What About the Children Living with Moderate Stress?
Those living in moderately stressful environments will down regulate the BSC gene. The reasoning is that these children are better off not being too reactive to stress, since there will be some stress in their lives, but not so much that the advantages of being on alert and anxious would outweigh the disadvantages.
In relation to McNaughton and Gray’s work, above, you could say (although they do not quite) that Boyce and Ellis theorize and find that the up regulated BSC gene involves all three kinds of activities of the BIS–greater reactivity means greater attention, especially important in good environments, as well as more anxiety and fear in dangerous environments.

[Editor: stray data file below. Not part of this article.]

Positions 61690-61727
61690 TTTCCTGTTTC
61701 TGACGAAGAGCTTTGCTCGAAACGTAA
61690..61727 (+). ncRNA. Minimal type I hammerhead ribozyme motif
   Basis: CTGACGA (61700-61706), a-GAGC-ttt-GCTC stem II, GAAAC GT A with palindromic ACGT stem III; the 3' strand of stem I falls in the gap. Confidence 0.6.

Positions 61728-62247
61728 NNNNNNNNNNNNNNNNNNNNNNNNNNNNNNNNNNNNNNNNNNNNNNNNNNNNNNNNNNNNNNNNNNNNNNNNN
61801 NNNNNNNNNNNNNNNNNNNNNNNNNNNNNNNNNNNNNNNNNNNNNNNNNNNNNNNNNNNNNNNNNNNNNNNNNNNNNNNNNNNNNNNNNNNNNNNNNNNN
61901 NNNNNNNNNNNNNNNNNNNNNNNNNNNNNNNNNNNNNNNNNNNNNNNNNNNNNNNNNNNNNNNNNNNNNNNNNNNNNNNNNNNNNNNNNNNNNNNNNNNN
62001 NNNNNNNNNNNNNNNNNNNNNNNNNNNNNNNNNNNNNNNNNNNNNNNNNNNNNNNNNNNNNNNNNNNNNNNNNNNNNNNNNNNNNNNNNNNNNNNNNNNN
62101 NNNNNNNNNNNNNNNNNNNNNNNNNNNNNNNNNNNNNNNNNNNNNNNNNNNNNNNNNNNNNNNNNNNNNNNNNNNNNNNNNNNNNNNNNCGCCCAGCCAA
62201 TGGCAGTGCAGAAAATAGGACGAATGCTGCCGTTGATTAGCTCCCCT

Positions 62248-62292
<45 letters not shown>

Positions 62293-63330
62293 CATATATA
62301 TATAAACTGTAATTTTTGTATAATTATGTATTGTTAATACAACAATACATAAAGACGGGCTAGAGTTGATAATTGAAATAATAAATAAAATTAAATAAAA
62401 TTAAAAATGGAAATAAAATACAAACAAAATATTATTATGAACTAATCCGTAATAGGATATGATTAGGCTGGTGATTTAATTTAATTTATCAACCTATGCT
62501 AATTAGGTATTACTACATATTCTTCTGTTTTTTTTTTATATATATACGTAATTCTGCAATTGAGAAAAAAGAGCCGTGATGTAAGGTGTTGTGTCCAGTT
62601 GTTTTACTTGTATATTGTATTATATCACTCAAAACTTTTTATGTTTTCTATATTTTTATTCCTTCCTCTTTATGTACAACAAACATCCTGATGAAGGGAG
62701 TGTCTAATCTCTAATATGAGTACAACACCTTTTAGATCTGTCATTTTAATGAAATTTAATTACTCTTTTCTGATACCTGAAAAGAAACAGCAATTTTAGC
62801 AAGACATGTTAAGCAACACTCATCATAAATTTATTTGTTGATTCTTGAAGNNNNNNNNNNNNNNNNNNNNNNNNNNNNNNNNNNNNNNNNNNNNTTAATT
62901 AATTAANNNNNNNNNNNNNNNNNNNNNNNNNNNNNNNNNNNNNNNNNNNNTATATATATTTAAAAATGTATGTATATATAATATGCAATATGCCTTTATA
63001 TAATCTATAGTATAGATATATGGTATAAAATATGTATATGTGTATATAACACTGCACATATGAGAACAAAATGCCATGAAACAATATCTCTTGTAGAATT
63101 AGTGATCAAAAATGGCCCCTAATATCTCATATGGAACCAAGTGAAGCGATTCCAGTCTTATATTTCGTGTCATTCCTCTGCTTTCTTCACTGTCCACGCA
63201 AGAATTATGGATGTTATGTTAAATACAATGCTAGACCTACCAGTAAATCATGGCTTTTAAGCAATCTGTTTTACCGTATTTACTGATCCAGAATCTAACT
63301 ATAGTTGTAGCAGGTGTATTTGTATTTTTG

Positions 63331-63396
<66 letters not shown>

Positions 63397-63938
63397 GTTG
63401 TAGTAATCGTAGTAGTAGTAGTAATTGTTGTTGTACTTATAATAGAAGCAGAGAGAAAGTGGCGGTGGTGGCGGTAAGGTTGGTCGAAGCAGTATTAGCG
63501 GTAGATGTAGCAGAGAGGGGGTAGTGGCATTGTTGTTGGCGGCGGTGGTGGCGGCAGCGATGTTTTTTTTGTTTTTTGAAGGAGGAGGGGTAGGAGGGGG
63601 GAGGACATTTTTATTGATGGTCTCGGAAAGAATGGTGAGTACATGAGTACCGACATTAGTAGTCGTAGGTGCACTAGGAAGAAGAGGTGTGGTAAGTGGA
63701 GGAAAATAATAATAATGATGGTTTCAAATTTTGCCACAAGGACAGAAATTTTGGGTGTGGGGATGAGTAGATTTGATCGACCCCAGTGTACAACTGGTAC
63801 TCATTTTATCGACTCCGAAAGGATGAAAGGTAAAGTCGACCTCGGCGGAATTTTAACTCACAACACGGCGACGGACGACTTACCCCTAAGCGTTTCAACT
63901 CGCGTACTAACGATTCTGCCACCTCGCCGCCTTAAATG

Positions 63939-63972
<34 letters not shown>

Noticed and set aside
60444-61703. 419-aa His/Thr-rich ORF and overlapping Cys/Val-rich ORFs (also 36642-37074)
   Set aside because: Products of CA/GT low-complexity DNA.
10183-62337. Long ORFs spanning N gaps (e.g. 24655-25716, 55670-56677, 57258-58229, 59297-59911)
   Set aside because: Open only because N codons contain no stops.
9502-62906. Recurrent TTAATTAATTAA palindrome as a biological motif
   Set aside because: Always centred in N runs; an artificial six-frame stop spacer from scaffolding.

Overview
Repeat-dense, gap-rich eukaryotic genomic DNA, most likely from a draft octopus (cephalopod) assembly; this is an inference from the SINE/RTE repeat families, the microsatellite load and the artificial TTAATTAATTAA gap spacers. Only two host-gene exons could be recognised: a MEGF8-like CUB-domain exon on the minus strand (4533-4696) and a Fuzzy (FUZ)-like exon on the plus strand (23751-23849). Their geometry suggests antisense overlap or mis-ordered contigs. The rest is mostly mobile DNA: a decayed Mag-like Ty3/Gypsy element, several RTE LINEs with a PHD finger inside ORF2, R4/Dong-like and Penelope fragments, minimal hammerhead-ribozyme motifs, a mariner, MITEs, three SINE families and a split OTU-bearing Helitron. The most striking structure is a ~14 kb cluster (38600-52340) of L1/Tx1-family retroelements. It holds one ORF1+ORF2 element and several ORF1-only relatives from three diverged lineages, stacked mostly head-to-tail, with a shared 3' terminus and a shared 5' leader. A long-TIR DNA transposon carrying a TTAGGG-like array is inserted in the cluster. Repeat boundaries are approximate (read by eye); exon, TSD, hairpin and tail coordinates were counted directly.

So here’s my quibble. It seems that their theory would require there being no HSPs who have had only moderately stressful environments, since in them the BSC gene would be down regulated. And I don’t think that is the case. We all know HSPs with childhoods that were “so so.” Further, the theory equates BSC with malleability, but this is a rather “empty” name for the trait, as if all it does is adapt to the outer world. Malleability does not do justice to the richness of the inner life of all HSPs–the intuition, appreciation of the arts, conscientiousness, empathy, spirituality, creativity, more vivid dreams, and all the rest. I think HSPs develop these to quite a high degree characteristics in all environments, not just protective ones.
Still, these are two interesting breakthroughs in theory. I hope to report soon on more data about HSPs, from research based on our own familiar view, from the inside, of what sensitivity is all about.